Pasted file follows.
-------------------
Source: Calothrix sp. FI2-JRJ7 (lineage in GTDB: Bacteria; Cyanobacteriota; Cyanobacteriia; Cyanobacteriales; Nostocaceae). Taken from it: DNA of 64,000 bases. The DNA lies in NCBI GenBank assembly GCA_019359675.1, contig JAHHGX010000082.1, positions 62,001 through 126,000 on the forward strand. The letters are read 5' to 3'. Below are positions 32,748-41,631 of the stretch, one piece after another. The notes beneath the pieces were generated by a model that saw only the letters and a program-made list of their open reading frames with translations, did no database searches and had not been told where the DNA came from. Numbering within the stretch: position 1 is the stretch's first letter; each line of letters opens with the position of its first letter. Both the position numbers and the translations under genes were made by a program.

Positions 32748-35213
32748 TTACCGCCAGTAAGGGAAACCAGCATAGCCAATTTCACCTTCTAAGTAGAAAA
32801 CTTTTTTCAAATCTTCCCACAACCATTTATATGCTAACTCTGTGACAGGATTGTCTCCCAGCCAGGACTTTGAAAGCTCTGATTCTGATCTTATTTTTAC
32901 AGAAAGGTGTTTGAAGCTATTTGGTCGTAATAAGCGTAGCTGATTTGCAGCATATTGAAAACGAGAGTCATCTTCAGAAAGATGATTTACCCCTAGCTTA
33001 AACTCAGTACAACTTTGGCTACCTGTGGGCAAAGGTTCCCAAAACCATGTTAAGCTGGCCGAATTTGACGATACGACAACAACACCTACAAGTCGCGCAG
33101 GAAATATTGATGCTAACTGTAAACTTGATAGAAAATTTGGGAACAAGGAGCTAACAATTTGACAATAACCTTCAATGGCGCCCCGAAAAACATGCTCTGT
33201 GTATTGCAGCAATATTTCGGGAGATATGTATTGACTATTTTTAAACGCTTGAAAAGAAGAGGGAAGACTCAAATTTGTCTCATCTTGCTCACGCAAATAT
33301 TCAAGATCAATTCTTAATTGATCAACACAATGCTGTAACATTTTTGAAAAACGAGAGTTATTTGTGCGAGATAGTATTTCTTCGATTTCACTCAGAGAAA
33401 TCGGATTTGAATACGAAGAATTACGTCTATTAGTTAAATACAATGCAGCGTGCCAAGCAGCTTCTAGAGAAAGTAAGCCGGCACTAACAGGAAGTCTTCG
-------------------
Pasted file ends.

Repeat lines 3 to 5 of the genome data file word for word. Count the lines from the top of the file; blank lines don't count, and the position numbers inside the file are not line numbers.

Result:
32748 TTACCGCCAGTAAGGGAAACCAGCATAGCCAATTTCACCTTCTAAGTAGAAAA
32801 CTTTTTTCAAATCTTCCCACAACCATTTATATGCTAACTCTGTGACAGGATTGTCTCCCAGCCAGGACTTTGAAAGCTCTGATTCTGATCTTATTTTTAC
32901 AGAAAGGTGTTTGAAGCTATTTGGTCGTAATAAGCGTAGCTGATTTGCAGCATATTGAAAACGAGAGTCATCTTCAGAAAGATGATTTACCCCTAGCTTA